Popular Frances Cleveland was even depicted on the cover of the Democratic National Convention program in 1888. (pinterest)
This is the first in a series of NFLL Blog articles adapted from a response to a September 2015 media inquiry about the history of those who had different types of influence on the presidential campaigns of their spouses. The article series focuses only on those who became First Ladies; of course, the larger perspective would also include those married to presidential candidates, be they in primaries or general elections, who did not win. This is an overview summary; each different role played by First Ladies during their husbands’ presidential campaigns are far richer in individual detail.
History proves that the spouses of presidential candidates can and have, at crucial turning points, had some important, even at times crucial influence on the success of presidential campaigns. What type of influence they have had varied widely, shaped by factors including the evolving electoral process of American presidential campaigns, the increasing role women took in national political life, and the wider platforms offered by emerging technologies. Regardless of the periods in which they lived, however, there has always been a duality of public and private roles exercised by those First Ladies who had substantive influence on their husbands’ presidential candidacies. More often than not, there is a considerable different between what they did covertly and overtly.
Dolley Madison, painted by George Catlin.
Long before women were granted the vote in 1920 by constitutional amendment, even in a time during American history when there were legal obstacles involving their rights of property ownership, inheritance and divorce, the spouses of men striving for the most powerful positions in the government found that their marriage offered them a venue for becoming involved, however subversively, in the political process.
Louisa Adams, far right, hosting one of her political soirees, ostensibly to honor her husband’s 1824 opponent for the presidency, Andrew Jackson, seen escorting his wife Rachel at left.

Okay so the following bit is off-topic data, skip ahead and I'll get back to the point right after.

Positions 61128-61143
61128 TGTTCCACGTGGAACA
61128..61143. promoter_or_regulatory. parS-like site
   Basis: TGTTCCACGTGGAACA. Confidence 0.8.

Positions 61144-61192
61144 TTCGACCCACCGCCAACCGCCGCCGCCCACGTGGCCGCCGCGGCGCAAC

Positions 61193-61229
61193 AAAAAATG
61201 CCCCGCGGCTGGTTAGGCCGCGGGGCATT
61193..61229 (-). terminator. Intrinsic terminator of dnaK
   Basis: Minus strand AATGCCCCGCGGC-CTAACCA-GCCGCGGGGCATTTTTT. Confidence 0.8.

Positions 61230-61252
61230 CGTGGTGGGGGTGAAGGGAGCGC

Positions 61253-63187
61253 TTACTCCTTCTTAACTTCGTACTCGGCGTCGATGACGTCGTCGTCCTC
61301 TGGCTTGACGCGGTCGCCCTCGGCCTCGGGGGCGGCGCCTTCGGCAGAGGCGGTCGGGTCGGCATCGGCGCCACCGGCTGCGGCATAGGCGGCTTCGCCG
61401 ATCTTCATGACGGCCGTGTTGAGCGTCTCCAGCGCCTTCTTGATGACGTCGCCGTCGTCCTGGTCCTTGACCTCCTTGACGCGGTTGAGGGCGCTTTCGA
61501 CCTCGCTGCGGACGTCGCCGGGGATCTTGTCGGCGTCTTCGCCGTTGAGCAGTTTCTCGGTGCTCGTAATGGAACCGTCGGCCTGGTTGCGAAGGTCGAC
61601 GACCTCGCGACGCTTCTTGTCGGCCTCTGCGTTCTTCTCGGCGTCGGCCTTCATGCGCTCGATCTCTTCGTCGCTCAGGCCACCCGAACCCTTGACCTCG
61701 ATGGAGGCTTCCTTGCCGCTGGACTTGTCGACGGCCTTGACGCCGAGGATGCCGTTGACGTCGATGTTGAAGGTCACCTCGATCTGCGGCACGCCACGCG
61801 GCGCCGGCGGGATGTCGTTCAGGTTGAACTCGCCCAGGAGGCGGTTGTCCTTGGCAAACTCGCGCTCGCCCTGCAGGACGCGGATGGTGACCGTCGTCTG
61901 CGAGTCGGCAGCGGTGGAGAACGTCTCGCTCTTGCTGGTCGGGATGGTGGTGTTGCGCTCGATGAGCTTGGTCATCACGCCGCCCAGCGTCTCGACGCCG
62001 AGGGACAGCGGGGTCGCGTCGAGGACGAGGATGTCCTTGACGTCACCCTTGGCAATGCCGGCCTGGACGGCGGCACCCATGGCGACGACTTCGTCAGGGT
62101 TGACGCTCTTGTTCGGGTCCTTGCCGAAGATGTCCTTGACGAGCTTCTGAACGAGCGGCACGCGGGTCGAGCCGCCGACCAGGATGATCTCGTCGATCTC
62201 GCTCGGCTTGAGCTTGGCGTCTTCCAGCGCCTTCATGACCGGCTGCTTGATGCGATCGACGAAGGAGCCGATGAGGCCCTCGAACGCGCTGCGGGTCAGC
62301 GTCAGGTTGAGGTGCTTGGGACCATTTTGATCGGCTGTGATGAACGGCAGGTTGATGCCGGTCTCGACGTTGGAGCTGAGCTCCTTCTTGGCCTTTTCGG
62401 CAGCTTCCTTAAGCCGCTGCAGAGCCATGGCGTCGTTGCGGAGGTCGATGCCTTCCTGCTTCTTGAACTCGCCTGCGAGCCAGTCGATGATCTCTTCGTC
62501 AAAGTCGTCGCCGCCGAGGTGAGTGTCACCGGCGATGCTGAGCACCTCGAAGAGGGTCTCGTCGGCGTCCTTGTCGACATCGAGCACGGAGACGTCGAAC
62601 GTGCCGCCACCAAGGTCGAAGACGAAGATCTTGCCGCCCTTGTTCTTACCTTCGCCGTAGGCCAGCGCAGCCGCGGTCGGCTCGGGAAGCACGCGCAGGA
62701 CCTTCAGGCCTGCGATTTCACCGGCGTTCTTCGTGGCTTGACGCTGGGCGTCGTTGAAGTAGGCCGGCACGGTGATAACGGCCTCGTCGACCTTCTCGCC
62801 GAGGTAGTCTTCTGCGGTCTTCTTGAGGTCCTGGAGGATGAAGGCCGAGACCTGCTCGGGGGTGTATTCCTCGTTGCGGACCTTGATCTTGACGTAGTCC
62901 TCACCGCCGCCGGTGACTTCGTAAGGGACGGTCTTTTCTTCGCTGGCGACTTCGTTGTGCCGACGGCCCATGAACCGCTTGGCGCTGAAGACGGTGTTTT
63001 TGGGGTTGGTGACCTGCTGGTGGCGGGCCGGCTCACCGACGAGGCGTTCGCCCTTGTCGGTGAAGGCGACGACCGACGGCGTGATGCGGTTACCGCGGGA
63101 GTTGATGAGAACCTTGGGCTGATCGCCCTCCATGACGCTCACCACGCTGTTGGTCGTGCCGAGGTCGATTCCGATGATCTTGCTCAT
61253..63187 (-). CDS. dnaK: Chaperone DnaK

This was especially true of those with husbands seeking the presidency.
In the days of the early Republic, when the electors determining the final results of a presidential election were the members of U.S. Congress, two candidates’ spouses Dolley Madison used her legendary interpersonal skills as a hostess to curry favor with individual members of the Senate and House to incline them in support of husband’s initial presidential candidacy in 1808. His opponent DeWitt Clinton later declared that he had been defeated largely by “Mrs. Madison.”
Louisa Adams famously took this social politicking one step further. At the end of 1823, she held one of her famously crowded receptions to honor of General Andrew Jackson, ostensibly to commemorate his victory at the Battle of New Orleans during the War of 1812.
Jackson attended with his wife Rachel. Of course, it was seen as a deft move of strategic flattery. Jackson was known to be intending to run against her husband months later, during the presidential election of 1824.
The Springfield, Illinois home of Abraham Lincoln during a campaign event. Mary Lincoln has been identified as sitting in the upper left window. (LC)
In the mid-19th century, Mary Todd Lincoln, who had grown up in an especially political family with strong alliances to Kentucky Whig Party figures like Henry Clay and was herself seasoned in what was involved in national political elections, made no apologies for what reporters at the time detected was her role as a campaign adviser to her husband.